Securely removing files and folders

Mehrad Mahmoudian published on
12 min, 2276 words

Categories: Lovely Linux


This is a general post to explain why and how to remove/delete files on a Linux system in a secure way. As usual, I will add some explanation on why and then get to how. Although I encourage you to read the explanation part, you of course have the freedom to jump right into the solution section.

A little bit of explanation

Reason to do it

There are many scenarios in which one would like to, or even should, remove the file from a computer in a secure way. But first, let's briefly define "secure" in this context. According to the Merriam-Webster dictionary (my favorite and go-to dictionary), the word secure (/si-ˈkyu̇r/) as an adjective is defined as:

    • a. free from danger
    • b. affording safety
    • c. trustworthy, dependable
    • d. free from risk of loss
    • a. easy in mind : confident
    • b. assured in opinion or expectation : having no doubt
    • c. unwisely free from fear or distrust : overconfident
  1. assured

Here, in this short article, I would take the meanings 1a, 1b, 1d, 2a, and 2c.

I think the legitimate reasons to securely wipe a file would be to:

  1. protect yourself and/or your data from others
  2. remove a file to improve workflow

The first reason is that most people associate secure deleting with and maybe even the most common reason people/companies have for securely deleting some files. As an easy example, imagine that a company or a hospital would like to renew their computers and hardware, and they have to decommission and sell the old hardware, but they do not want others to access their confidential information. This is a very practical and plausible reason, and IT departments with competent sysadmins would do this before decommissioning any type of storage.

The second reason is why I just securely deleted about a terabyte of data from my desktop machine, and perhaps it is the non-intuitive reason as well. This is why I'm writing this article to also demonstrate that this reason is legitimate and people should consider secure deleting in these circumstances.

Now, why did I do it? It is actually very simple. I had about a terabyte of data on my computer that was actually a backup of several external disks since one of those disks was showing signs of dying. So before the disk goes fully unresponsive, and because at the time, we didn't have enough NAS quota available, I used my desktop computers to backup the data until we could do the paperwork and get more NAS quota (bureaucracy kills performance). Anyways, I later rsynced the files to the NAS and triple-checked that everything had gone well and copied properly. Now that the files are in proper NAS with proper RAID, it is time for me to clear my disk. So why not use the classic rm -rf /path/to/backup/ to get rid of the files? The answer is actually simple: if you use the rm command or simply delete it from the GUI file manager, you will only remove the records in the table that connects the file name to the inode, which basically means you have deleted the link between the file name (as a string) and the location on your partition that the actual data (zeros and ones) lives. This means that the file content is still there sitting on your disk, although you voluntarily decided not to be able to see them and care if they are overwrote when you are creating a new file. This is actually the reason that the recovery software can recover your data.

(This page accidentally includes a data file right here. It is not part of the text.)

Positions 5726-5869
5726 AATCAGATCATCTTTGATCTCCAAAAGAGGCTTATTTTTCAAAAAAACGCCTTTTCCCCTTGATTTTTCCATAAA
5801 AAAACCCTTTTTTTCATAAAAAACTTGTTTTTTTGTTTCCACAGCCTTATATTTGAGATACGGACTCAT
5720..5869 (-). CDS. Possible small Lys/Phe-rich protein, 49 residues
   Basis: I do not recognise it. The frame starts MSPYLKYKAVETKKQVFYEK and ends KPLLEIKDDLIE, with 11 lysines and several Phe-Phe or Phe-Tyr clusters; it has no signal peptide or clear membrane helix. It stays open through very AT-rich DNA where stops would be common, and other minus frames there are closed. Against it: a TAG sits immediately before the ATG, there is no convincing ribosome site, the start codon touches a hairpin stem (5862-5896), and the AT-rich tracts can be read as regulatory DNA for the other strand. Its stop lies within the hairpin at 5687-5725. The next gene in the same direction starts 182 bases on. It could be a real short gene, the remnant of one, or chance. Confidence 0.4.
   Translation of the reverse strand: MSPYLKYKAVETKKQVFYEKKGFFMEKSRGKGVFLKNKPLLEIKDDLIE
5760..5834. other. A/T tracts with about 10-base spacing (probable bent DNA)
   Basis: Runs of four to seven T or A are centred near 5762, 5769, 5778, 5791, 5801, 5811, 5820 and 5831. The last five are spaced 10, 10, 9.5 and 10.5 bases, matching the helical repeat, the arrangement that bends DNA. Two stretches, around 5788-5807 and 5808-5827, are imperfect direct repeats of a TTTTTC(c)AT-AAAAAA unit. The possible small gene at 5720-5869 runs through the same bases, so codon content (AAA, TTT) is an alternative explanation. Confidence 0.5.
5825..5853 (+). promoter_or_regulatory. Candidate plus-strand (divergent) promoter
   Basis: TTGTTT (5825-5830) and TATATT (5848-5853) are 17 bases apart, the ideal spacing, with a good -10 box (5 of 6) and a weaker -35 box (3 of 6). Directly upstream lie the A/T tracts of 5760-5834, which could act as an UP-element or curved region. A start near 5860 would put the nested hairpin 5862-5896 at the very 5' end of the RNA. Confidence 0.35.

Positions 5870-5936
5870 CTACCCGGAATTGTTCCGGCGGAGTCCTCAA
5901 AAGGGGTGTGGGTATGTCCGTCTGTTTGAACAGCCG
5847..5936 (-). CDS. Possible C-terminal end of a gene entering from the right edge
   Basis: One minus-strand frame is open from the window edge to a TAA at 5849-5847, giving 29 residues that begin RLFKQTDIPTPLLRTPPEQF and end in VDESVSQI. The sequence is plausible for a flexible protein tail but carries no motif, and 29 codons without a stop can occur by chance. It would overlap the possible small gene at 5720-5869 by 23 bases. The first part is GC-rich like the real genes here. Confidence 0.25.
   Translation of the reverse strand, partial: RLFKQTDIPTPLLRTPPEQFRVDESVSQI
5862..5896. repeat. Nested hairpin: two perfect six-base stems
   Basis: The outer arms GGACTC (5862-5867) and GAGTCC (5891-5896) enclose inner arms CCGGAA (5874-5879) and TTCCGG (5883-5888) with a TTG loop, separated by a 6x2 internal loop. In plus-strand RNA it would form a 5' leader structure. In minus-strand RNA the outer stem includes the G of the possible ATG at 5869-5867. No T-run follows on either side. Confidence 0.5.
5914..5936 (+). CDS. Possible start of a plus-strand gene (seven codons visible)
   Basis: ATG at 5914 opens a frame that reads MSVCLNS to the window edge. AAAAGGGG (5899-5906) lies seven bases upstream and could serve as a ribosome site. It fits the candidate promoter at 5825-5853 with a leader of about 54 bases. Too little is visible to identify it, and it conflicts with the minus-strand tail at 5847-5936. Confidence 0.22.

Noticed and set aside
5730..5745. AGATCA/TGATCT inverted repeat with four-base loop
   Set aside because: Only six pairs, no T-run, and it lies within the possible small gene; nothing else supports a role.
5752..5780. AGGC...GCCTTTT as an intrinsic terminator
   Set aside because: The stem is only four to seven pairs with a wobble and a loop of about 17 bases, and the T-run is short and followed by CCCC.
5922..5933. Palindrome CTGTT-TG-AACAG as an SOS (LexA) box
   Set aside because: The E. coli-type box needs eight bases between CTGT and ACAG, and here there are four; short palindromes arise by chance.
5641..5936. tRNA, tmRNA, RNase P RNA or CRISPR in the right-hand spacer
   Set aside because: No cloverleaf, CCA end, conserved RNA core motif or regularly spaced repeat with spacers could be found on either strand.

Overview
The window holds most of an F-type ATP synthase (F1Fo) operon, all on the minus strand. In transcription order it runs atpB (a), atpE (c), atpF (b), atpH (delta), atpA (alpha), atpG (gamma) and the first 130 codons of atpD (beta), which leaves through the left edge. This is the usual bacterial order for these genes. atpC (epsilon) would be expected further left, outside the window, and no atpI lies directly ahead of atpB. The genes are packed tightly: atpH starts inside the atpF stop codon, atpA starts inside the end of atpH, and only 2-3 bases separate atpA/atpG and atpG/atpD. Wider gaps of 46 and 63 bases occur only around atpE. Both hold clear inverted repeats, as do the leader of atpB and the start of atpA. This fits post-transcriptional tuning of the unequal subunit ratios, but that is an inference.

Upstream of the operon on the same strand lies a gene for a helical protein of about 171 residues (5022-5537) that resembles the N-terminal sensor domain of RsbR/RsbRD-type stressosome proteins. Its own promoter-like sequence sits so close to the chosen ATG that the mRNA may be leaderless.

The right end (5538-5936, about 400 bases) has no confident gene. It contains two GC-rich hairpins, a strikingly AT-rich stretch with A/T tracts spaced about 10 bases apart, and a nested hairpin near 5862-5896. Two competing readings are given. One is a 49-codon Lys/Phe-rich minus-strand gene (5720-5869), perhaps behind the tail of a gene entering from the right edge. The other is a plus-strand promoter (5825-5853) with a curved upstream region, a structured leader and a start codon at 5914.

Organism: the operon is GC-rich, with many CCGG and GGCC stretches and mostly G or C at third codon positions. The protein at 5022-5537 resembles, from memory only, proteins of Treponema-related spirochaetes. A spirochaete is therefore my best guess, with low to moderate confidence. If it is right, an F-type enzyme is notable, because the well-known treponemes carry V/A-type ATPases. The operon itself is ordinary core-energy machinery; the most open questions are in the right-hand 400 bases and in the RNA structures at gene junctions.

Now, back to my question: Why is it not suitable for me to remove the files with rm? The answer is perhaps more clear to you at this point: I don't want to be able to recover these files anymore.

You might now ask why I would want to ban myself from having the luxury of recovery. To which my answer is: simply because I don't want to clog my recovery results in case I have to use recovery for some other file in the relatively near future. If you have ever used recovery tools, you know that many of them do not return the folder structure and file path, and even sometimes, they cannot recover the file name. For instance, if you try to run recovery software on your camera's microSD card, you will see that it will recover many PNG (or whatever format) files with generic names like IMG00001.png. So sifting through a bunch of garbage files just to find your precious files that you just deleted can be very time-consuming and very hard. When I clean the backup files beyond recovery, I don't need to worry about these backup files, and whatever I find would be other files.

How it is done in reality

There are many different software that are developed to address this very problem, but they all practically do the same exact thing, just in different order or in slightly different ways, but the basics are practically the same. All these software do is that they overwrite every bit multiple times. Some only do 2 passes, some even by default do 38, some only write zeros, some only write ones, some write random bits, and some alternate these at every pass on every file. But the end goal is simple: eliminate the possibility of recovery.

Risks and costs

Every piece of storage hardware's bit can change its state (from 0 to 1 or vice versa) reliably only a finite number of times. In SSDs it is called program-erase (PE or P/E) cycles which indicates how many times a NAND flash memory cell on average, can be overwritten. So running these software or any form of secure deleting would wear down your hardware, which means you should consider this a calculated decision.

Also, considering that these software practically overwrite everything numerous times, this process can be very disk IO intensive and would take a long time for large files or folders. The high IO means that your computer might get sluggish, laggy, and even unresponsive, especially if your /home, /etc, /var, /opt, and /sys are on the same disk as you are wiping. Also, as a rule of thumb, wiping a file would take n times more than the time it took to be written on your disk. For instance, if you have a 1